My best friend’s father is a contractor and project manager, and brought to my attention after my post on when to contact a decorator, that my post was only applicable if the decorator actually knows what they are doing… which is often not the case!
So as a rebuttal, here are 5 questions to ask your decorator before engaging with them.
1. Do you have any formal training?
I will be honest, that before completing my formal training in Interior Decorating (which I completed top of the class *fist pump*), I thought I knew it all. How difficult can it be? Window treatments, move a couch… surely it’s all about natural talent and having a ‘feel’ for interiors? Wrong. Having talent only helps with the touchy feely stuff, which only happens at the end of the project when you place furniture. What about the whole technical bit in the middle. Reading plans, electrical layout, floor levels, load-bearing walls, space planning etc. While these skills are cemented over time as you gain experience, you get taught the basics on any accredited interior program, which is crucial to the success of a project.
2. Do you understand basic draughting and how to read a plan?
Can you identify a load bearing wall on a plan? Do you know that it will require major engineering work and support beams to remove that wall? Are you aware that all structural changes to your home now has to be signed off by an Architect with a consultation from a structural engineer if necessary? While a successful decorator will be working hand in hand with an architect, it is critical for your decorator to know these things…especially if you are trying to cut costs and are using a sub-standard builder, else it can all come tumbling down with your home ending up to be way more open plan than anticipated after the roof came tumbling down!
3. How do you do your space planning?
A lot of what we do as decorators works on feel, but when it comes to space planning, I prefer a more technical approach. The room needs to be drawn up, scale replica’s of the furniture needs to be placed on the diagram. That can either be done with 3D modelling software, or if you are old-school like me…blocks and circles on graph paper! This is especially key when there is no existing space, and the decorator is working off plan. There would be nothing worse than having your architect design this airy space, for it to be cluttered with oversized furniture by your pushy decorator.
4. What experience do you have in managing a budget?
While the dream is to have an interior assignment where budget is no option, the current economic climate requires clever planning and proper financial management of any project to ensure you remain within budget. Will there be overruns – almost guaranteed, but if you are a good decorator, you would have planned for that in the budget. This is where I can toot my own horn a bit. As a Chartered Accountant that worked in senior positions in commerce, I firmly believe that that the management of your budget (the back office) is just as crucial to a project as the selection of finishes and furniture placement (the front shop). The key is to always stay in communication with the client, keep the budget up to date, and timeously inform the client if you anticipate any problems or short-comings. Imagine how short lived your project completion glow will be, if you are slapped with a massive bill you were not anticipating!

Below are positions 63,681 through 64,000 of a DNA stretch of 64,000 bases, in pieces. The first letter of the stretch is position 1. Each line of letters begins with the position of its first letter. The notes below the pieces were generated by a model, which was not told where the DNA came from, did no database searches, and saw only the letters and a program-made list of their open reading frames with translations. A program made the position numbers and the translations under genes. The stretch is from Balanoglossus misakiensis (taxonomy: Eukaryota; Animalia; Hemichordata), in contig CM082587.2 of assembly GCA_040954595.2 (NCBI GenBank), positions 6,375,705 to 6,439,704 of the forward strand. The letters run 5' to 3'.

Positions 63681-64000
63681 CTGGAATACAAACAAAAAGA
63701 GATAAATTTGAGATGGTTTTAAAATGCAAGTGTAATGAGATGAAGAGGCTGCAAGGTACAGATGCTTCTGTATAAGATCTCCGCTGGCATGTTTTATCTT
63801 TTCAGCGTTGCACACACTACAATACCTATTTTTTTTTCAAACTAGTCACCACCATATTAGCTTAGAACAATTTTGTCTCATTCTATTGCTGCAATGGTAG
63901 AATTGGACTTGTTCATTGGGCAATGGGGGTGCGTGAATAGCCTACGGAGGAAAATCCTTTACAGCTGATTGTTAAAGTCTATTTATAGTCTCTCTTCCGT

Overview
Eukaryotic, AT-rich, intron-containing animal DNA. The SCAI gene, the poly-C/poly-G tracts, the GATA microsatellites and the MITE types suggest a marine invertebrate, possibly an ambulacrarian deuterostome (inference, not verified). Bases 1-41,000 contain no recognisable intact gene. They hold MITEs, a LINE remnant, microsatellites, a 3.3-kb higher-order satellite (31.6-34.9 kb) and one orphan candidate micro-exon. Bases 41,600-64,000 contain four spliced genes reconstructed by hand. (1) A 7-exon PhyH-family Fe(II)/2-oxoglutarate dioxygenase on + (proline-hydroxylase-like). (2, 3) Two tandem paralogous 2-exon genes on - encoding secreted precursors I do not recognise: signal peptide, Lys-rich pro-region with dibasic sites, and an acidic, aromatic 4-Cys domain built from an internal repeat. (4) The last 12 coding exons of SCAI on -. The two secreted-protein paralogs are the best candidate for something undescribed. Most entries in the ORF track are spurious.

5. Will you be managing the project?
It is important to know at the onset of the project, who is the person in charge! If I am appointed at the project manager, then all the other contractors fall under me…tiler, electrician, builder, plumber etc. I will then manage their timeframes, deliverables, costs and quality of their work. Rightfully, I will also charge a %fee on their costs to do so. But then the question should be – What experience do you have in managing a group of sub-contractors, and how will you be managing the project. As a decorator, I cannot charge the project management fee, and then only be on site once a week for 15min to check on the project. I need to be actively involved, to pro-actively prevent bad workmanship, and overruns as a result of having to re-do bad work. But, in the same breath, if you decide to manage the project yourself, you cannot expect the decorator to ‘keep an eye’ on the contractors if they are not going to be able to charge for their time.
Please keep the feedback coming! I love it when my readers engage with me.